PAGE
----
(C) The argument's claim is centered on proportions. The actual number of students receiving aid at for-profit vs. non-profit colleges is irrelevant to the conclusion.

(D) The relative educational quality of for-profit vs. non-profit colleges lies outside the scope of the argument, which is focused solely on differences in financial aid distribution.

(E) The issue addressed by the argument is the amount of financial aid distributed to students at two types of institutions. Whether students successfully repay their loans after college is immaterial to the claim made in the argument.
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Re: For-profit colleges serve far fewer students than either public or pri  [#permalink]

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New post 23 Aug 2014, 20:15
I was confused between B and D and finally chose D for the reason: incase the quality of education in for-profit colleges is better, the bigger chunk of grant is anyways justified, so, enrolling a greater proportion of financially disadvantaged students... becomes unnecessary to justify higher grants.
So, the author must be assuming that the quality of education must be the same.
Could experts please help negate option D? Many thanks.

- DA
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Re: For-profit colleges serve far fewer students than either public or pri  [#permalink]

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New post 30 Oct 2014, 06:57
divineacclivity wrote:
I was confused between B and D and finally chose D for the reason: incase the quality of education in for-profit colleges is better, the bigger chunk of grant is anyways justified, so, enrolling a greater proportion of financially disadvantaged students... becomes unnecessary to justify higher grants.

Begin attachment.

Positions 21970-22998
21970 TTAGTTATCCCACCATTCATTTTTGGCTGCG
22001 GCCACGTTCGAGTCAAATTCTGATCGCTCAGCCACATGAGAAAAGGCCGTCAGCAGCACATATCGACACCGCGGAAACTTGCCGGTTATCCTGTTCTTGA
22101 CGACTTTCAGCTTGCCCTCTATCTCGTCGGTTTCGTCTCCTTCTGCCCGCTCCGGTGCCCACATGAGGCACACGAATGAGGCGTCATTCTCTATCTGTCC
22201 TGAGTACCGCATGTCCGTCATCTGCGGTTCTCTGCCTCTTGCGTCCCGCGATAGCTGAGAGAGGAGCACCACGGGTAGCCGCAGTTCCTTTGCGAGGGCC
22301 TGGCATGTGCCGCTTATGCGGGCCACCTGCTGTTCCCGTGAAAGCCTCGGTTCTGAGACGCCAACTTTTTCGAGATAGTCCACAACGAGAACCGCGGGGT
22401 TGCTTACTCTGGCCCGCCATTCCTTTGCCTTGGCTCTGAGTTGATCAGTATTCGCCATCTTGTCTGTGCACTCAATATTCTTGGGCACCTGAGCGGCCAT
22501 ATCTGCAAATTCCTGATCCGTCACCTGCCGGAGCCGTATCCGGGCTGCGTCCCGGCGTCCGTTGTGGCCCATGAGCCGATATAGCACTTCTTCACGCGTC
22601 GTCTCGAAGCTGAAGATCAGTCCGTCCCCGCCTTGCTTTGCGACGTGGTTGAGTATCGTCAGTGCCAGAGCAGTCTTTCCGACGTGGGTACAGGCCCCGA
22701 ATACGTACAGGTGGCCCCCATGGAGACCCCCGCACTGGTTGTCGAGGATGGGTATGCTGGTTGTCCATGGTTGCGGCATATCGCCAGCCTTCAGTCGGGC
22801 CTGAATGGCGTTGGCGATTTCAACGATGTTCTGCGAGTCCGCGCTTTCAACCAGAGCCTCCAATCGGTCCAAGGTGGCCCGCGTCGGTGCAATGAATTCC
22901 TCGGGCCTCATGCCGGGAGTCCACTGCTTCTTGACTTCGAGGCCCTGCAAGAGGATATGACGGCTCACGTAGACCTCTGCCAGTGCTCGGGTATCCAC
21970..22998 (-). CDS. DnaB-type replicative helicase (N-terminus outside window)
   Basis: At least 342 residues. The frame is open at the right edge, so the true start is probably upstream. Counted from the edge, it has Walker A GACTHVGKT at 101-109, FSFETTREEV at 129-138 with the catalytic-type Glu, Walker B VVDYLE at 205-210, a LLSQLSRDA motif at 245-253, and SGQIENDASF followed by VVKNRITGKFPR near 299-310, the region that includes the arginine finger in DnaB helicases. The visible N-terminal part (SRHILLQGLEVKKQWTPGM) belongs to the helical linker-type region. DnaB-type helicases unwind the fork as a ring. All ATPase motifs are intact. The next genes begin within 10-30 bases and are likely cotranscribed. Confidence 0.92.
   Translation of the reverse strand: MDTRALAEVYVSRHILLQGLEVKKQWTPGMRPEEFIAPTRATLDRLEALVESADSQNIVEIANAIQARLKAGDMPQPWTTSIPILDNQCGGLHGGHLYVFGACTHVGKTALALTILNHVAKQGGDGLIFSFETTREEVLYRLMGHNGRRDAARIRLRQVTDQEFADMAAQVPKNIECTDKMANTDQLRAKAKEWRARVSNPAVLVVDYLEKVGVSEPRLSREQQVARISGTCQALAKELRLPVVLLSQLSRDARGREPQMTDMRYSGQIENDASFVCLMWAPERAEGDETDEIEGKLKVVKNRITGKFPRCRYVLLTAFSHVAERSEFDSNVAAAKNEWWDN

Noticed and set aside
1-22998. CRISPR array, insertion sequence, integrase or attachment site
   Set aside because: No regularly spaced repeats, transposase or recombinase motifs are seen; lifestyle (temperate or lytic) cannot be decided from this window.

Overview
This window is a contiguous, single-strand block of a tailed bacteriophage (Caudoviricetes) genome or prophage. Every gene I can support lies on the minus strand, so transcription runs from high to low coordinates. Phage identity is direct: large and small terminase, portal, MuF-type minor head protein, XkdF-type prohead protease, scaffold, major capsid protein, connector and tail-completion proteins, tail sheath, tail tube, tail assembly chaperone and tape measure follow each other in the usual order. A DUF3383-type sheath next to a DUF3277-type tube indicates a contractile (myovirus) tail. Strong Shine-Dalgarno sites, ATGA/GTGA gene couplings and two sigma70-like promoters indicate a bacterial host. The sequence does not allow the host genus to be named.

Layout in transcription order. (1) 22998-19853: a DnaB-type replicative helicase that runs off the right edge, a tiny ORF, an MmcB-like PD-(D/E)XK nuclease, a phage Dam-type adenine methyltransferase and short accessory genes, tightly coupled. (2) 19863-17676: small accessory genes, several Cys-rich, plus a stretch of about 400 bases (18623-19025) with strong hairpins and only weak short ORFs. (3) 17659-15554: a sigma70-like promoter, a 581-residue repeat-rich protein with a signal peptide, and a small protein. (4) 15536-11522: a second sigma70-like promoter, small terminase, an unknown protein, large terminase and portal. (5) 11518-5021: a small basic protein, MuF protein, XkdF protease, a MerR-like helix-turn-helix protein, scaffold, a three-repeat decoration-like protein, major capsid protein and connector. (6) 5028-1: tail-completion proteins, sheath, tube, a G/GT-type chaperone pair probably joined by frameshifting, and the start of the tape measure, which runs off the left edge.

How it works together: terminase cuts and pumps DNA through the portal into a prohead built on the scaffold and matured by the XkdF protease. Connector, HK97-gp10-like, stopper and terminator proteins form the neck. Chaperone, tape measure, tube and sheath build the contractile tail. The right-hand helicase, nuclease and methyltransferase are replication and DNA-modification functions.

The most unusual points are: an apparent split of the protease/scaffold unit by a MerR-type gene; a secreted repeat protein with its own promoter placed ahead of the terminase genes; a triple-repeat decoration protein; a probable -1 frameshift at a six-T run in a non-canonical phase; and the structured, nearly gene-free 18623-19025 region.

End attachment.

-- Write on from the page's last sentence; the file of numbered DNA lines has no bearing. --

So, the author must be assuming that the quality of education must be the same.
Could experts please help negate option D? Many thanks.

- DA

Hi DA,

I think there is a little confusion about tuition grants! Grants in this context aren't like research grants, where they are based on the merit of the work being done. Rather, tuition grants are a specific type of "financial aid," which is generally reserved for financially struggling students.

Does that help clarify?
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Re: For-profit colleges serve far fewer students than either public or pri  [#permalink]

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New post 04 Apr 2017, 00:01
Hi Experts,

Please share your thoughts on the quality of the question.

I marked B because that seemed like the best option to go with. However, Whether For profit college obtain funds in a fraudulent way or not has no bearing to the proportion of students who are at a financial disadvantage. It is a college's decision to use which method seems likely to get funds.
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Re: For-profit colleges serve far fewer students than either public or pri  [#permalink]

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New post 04 Apr 2017, 02:26
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IshanVirdhi wrote:
Hi Experts,

Please share your thoughts on the quality of the question.